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V. American Leadership
In the World -
Reducing the Nuclear Threat
"Over the last two years, the United States has made real
progress in lifting the threat of nuclear weapons. Now, in 1995, we
face a year of particular decision in this era -- a year in
which the United States will pursue the most ambitious agenda to
dismantle and fight the spread of weapons of mass destruction since the
atom was split."
-- President Clinton March 1, 1995
Reducing the Nuclear Threat Today
Recognizing that nuclear threats persist despite the end of the Cold War,
the Administration has taken strong and effective action to reduce those
Today, not a single Russian missile is targeted at America.
Through difficult negotiations, we helped
ensure that no new nuclear powers emerged from the breakup of the Soviet
Union. U.S. leadership was critical to winning adherence by Ukraine,
Belarus and Kazakhstan to START and to the NPT as non-nuclear weapons states.
The START I and II arms control treaties will result in reductions
of nearly two-thirds in strategic nuclear forces. Both sides are
dismantling nuclear weapons at a steady pace -- up to 2000 weapons a year.
Through the Nunn-Lugar program, our nuclear labs are helping their Russian
counterparts upgrade security on nuclear materials and we've reached agreement
with Russia to end verifiably the production of plutonium for weapons
purposes. We also shipped nearly 600 kilograms of weapons-usable uranium from
Kazakhstan to safe storage in the United States.
The Administration negotiated an Agreed Framework that for the first
time commits North Korea to freeze and eventually dismantle its existing
nuclear program under international monitoring. It also continues strong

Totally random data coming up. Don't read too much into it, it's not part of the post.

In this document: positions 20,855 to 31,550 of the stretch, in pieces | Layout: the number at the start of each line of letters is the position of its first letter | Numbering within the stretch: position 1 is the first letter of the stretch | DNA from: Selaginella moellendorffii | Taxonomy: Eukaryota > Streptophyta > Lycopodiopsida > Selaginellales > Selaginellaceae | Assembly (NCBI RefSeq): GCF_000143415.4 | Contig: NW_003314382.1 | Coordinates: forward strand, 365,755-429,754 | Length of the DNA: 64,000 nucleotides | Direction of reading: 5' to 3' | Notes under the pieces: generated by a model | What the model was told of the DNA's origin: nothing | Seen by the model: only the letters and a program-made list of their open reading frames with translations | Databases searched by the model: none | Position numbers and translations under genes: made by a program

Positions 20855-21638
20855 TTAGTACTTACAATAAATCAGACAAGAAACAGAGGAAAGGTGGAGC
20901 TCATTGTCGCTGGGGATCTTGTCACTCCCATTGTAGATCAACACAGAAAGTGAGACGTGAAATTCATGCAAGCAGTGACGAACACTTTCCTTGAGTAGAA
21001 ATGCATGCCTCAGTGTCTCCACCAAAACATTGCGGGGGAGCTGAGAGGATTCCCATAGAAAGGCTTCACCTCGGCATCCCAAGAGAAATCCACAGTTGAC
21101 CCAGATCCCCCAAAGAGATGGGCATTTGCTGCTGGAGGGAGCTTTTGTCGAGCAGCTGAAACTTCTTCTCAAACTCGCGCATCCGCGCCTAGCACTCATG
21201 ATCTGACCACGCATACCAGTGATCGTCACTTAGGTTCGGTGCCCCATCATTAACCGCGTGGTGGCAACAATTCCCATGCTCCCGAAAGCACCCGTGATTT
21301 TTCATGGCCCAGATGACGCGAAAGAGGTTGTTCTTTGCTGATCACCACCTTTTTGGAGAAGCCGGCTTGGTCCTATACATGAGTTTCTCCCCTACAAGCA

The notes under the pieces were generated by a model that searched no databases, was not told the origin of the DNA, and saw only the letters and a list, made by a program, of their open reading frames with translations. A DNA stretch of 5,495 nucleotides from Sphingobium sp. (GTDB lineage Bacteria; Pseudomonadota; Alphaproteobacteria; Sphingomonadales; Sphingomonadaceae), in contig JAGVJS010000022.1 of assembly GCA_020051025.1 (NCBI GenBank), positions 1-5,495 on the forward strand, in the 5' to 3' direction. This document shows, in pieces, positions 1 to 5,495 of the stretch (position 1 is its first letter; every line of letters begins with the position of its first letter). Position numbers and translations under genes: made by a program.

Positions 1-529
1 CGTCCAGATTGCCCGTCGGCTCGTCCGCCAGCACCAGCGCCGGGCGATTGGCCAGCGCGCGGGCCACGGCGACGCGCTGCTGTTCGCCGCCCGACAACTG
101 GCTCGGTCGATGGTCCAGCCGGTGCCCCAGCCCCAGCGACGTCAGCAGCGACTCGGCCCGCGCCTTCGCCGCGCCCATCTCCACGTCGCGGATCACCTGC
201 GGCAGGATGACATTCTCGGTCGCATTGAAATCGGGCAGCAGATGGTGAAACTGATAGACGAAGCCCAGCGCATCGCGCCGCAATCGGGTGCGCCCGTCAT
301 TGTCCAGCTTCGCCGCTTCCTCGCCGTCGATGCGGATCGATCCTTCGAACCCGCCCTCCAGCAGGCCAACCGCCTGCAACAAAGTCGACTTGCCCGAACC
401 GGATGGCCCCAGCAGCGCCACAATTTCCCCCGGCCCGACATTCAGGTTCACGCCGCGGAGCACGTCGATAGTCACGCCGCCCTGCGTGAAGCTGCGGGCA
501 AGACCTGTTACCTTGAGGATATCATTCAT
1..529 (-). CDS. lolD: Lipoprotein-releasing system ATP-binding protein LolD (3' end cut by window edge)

support for UN and IAEA monitoring of the elimination of Iraq s nuclear,
chemical/biological and missile capabilities.
In other parts of the world, we have reversed the trend towards proliferation.
South Africa destroyed its nuclear weapons and adhered to the
NPT as a non-nuclear weapons state.
We co-sponsored the Arms Control and Regional Security talks in the
Middle East with Russia.
We are supporting regional nonproliferation dialogue in South Asia
and encouraging weapon-free zones where they can help further reduce the
dangers of nuclear proliferation on a regional basis.
We have achieved important agreements with Russia and China to
restrain missile-related exports, as well as commitments from other key
suppliers -- South Africa, Ukraine, and Argentina -- to observe the
guidelines of the Missile Technology Control Regime.
Ensuring America s Security Tomorrow
To continue building America's security, we have a full arms control and
The United States will work with
other nations with indefinite and unconditional extension of the
Nuclear Non-Proliferation Treaty, the cornerstone of global
nonproliferation efforts. Its internationally verified
commitments against nuclear proliferation create a dependable
security environment, bolster regional stability and make possible
further arms control and disarmament measures.
The President has urged the Senate to give its advice and consent to
ratification of START II and the Chemical Weapons Convention, which will
ban poison gas worldwide.
We are pushing to conclude a Comprehensive Test Ban Treaty and a
global ban on the production of fissile material for weapons.
The Administration will continue to fight international terrorism
and redouble our efforts to stop nuclear smuggling and nuclear-related
crimes through stepped-up cooperation with our allies.
We are leading efforts to replace COCOM with a new international
export control regime that will limit the flow of sensitive technology
and conventional arms to potential proliferators, such as Iran.
are seeking the ratification of the Convention on Conventional Weapons,
which will advance U.S. efforts to reduce the suffering caused by the
indiscriminate use of antipersonnel landmines.
We are working to negotiate legally-binding measures to strengthen
the Biological and Toxin Weapons